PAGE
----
Among the long-term energy scenarios identified by major international organization (IAEA, IEA, US-DOE, WBC, etc.) in order to drastically reduce fossil fuels consumption and set out towards a sustainable energy system within the 21st century, the possibility of desert areas exploitation for large scale renewable energy production must be seriously considered. Desert areas are characterized by very large lands availability with high levels of solar irradiation and wind. If just 4% of these areas was used for the installation of solar systems, the annual energy production would equal world primary energy consumption. A little 0.3% of Sahara desert area would equal the total installed electrical power of Europe (700 GW). However, apart from generating costs (which should fall down respect to conventional generation in future), two main problems would prevent the realisation. First, the variability of renewable power availability may lead to electric grid instability, reducing the quality of energy sup-ply. Second, because deserts are typically far from high density populated and energy demanding areas, very high power lines are necessary to transport the produced energy towards consumption regions. Hy-drogen, produced by water electrolysis, is one of the most promising and studied means of storage and transmission vector of energy from renewable power system. Hydrogen is universally seen as the future replacement of fossil fuels. The system proposed in this paper resorts to the use of liquid hydrogen (cooled down to 20.4 K) for energy storage, and to the combined transport of electric energy and hydro-gen with MgB2 superconducting line. The system allows flexible delivering of energy in electric and chemical form, depending on demand. The use of the superconducting line allows to reach multi-GW electric power delivery with a single line.

Long-term Scenarios for Energy and Environment: Energy from the Desert with Very Large Solar Plants using Liquid Hydrogen and Superconducting Technologies

TREVISANI, LUCA;FABBRI, MASSIMO;NEGRINI, FRANCESCO
2005

Abstract

Among the long-term energy scenarios identified by major international organization (IAEA, IEA, US-DOE, WBC, etc.) in order to drastically reduce fossil fuels consumption and set out towards a sustainable energy system within the 21st century, the possibility of desert areas exploitation for large scale renewable energy production must be seriously considered. Desert areas are characterized by very large lands availability with high levels of solar irradiation and wind. If just 4% of these areas was used for the installation of solar systems, the annual energy production would equal world primary energy consumption. A little 0.3% of Sahara desert area would equal the total installed electrical power of Europe (700 GW). However, apart from generating costs (which should fall down respect to conventional generation in future), two main problems would prevent the realisation. First, the variability of renewable power availability may lead to electric grid instability, reducing the quality of energy sup-ply. Second, because deserts are typically far from high density populated and energy demanding areas, very high power lines are necessary to transport the produced energy towards consumption regions. Hy-drogen, produced by water electrolysis, is one of the most promising and studied means of storage and transmission vector of energy from renewable power system. Hydrogen is universally seen as the future replacement of fossil fuels. The system proposed in this paper resorts to the use of liquid hydrogen (cooled down to 20.4 K) for energy storage, and to the combined transport of electric energy and hydro-gen with MgB2 superconducting line. The system allows flexible delivering of energy in electric and chemical form, depending on demand. The use of the superconducting line allows to reach multi-GW electric power delivery with a single line.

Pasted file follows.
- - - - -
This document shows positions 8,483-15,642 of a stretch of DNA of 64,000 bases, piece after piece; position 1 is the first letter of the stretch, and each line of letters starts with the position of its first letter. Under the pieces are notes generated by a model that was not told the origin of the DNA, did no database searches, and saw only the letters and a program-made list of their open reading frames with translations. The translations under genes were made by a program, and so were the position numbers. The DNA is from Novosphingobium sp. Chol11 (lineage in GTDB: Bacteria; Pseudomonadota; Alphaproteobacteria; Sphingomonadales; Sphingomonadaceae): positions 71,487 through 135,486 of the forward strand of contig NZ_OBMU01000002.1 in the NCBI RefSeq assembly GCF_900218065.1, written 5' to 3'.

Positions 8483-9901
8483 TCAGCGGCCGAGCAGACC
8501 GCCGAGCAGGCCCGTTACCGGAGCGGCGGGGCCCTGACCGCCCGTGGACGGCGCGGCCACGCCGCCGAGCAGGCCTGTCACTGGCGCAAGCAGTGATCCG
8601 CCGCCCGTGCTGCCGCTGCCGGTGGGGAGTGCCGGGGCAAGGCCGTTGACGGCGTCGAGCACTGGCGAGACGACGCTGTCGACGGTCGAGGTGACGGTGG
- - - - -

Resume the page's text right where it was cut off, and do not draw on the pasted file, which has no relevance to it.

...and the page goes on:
Proceedings of the 1st International Congress of Energy and Environment Engineering and Management (ICIEEM 2005), Portalegre (Portugal), 18-20 May, 2005.
68
68
L. Trevisani; M. Fabbri; F. Negrini
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Utilizza questo identificativo per citare o creare un link a questo documento: https://hdl.handle.net/11585/6995
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